There is a letter of protest signed by (among others) a Blackall McDonagh
McDonagh had made an appearance alongside Blackall definitely by June 1876 (and probably long before). From the Tuam Herald of 17 June 1876:
Subsciber sic has been favoured with instructions from Messrs. BLACKALL and McDONAGH of Athenry, to Sell by Public Auction, Four Large Stands of prime well-saved
WHITE HOLLAND OATS,
at the Paddocks, Athenry, on THURSDAY, 30th inst., and at same time and place will be Sold a large collection of good Mowing and Reaping Machines...
http://www.flickr.com/photos/79549245@N06 So Blackall & McDonagh were a very established entity by 4 May 1875 when they were signing that letter protesting against the site selected for "Iron Hospital"...
No Blackalls or Blackhalls in Athenry by 1901, but there is Matthew McDonagh and family, 59, Trader Publican Draper and Farmer.
Interesting reference on the House and Building return form .pdf to King John's House nearby?
The 25" let's us down, but the 6" has a reference to Castle, or King John's Court (in ruins)
http://www.flickr.com/photos/nlireland More than likely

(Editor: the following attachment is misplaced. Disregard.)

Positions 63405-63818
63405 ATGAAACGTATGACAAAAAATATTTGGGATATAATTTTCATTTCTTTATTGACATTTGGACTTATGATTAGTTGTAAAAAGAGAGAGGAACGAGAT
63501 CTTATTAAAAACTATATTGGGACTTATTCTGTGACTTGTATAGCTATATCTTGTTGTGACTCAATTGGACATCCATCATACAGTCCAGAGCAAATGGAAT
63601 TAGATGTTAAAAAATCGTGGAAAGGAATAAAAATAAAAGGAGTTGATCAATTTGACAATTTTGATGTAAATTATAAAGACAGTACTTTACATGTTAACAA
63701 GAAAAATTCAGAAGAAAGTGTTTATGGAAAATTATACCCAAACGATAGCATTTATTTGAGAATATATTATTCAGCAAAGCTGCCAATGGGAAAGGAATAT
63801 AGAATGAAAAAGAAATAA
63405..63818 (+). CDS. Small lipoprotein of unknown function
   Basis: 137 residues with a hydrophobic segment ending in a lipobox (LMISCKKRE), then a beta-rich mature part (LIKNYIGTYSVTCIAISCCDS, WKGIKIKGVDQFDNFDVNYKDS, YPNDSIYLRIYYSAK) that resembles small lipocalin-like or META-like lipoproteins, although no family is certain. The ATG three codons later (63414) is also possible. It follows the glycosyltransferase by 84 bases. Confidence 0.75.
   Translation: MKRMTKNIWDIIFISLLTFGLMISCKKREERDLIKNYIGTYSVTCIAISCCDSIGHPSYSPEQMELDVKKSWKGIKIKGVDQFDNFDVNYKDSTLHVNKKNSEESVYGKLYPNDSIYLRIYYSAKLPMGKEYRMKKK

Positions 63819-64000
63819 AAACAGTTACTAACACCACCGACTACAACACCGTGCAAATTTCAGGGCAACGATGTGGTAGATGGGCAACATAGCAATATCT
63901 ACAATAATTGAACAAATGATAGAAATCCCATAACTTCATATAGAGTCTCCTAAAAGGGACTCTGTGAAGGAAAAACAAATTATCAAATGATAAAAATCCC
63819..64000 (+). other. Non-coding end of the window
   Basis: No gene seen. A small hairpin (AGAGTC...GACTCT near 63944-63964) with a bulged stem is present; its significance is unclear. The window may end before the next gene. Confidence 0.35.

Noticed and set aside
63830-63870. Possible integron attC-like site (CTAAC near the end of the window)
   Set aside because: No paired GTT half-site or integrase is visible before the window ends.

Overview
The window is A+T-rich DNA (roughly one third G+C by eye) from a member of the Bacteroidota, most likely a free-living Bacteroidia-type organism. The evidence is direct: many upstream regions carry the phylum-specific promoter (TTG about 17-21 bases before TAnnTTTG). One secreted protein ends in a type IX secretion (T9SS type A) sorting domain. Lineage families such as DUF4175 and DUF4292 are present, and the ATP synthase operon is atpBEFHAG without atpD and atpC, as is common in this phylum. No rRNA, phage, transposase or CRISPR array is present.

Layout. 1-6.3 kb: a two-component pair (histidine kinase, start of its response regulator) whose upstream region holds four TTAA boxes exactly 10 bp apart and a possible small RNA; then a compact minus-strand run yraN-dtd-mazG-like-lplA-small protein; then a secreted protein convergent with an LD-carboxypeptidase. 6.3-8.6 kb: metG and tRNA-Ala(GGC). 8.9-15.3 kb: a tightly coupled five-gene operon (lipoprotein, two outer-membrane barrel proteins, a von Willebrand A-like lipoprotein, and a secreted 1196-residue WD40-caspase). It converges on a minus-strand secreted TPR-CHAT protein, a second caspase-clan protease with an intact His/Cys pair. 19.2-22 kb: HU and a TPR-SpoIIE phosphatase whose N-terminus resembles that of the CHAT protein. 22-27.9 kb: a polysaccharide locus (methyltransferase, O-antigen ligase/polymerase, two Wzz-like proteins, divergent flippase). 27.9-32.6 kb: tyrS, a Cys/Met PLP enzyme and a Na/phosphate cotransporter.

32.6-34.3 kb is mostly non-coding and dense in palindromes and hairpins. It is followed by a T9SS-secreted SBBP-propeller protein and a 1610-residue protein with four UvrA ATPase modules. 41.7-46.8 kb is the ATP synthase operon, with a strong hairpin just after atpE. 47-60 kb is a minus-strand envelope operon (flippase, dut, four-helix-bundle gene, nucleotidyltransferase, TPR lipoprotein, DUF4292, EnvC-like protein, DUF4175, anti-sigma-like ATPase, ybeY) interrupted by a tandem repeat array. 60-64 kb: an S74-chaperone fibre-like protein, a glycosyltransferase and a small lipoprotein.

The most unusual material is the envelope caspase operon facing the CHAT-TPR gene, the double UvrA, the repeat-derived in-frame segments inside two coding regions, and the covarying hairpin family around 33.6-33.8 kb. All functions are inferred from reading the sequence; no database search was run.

SLATER'S COMMERCIAL DIRECTORY OF IRELAND -1881 (Athenry Section)
Our men listed in the following sections
Blackall & M'Donagh (wine & spirit Merchants)
Blackall & M'Donagh (Ironmongers & hardware Dealers)
Blackall & M'Donagh (Stationers)
Blackall & M'Donagh (Grocers and Flour dealers) and
Blackall & M'Donagh, agents for Goulding's manure's
My best effort at a matching Streetview.
The cross, the building at left with the carriage arch, the arched gateway to the church grounds, the church itself, and the stone pillars of the gateway at the right are all still visible.
Athenry has so many interesting archaeological and architectural features but my favourite is the handball alley on Abbey Row which uses the gable wall of the 13th century Dominican Abbey as the wall of the court and has a spectator stand across the road spanning over the Clareen river. maps.google.com/maps?q=Athenry,+Galway,+Ireland&hl=en...
http://www.flickr.com/photos/77199267@N03 That's gorgeous alright! I've never seen such a professional set up for watching handball before.
http://www.flickr.com/photos/79549245@N06 Ah Danny, thank you for Blackall & M'Donagh (with the small C dropped)! Far earlier results in newspapers - for selling Phospho Guano, do ye remember that stuff - in April 1868.
[http://www.flickr.com/photos/nlireland] Looks like it dates from at least the 1920s athenrylocalhistory.blogspot.ie/2011/07/athenry-handball-...
"Turn of the century" according to this www.athenryheritagecentre.com/index.php/athenry-history/d...
http://www.flickr.com/photos/77199267@N03 Thanks for explaining that handball alley - I wondered what on earth it was when streetview-snooping.
The cross is a Tabernacle or Lantern type cross, here's an article on it by my father. homepage.eircom.net/~oreganathenry/oreganathenry/medieval...
The cross is still there as is the gate into the church grounds. The thatched building on the right is gone but the one on the left is now, unsurprisingly, a branch of Paddy Power.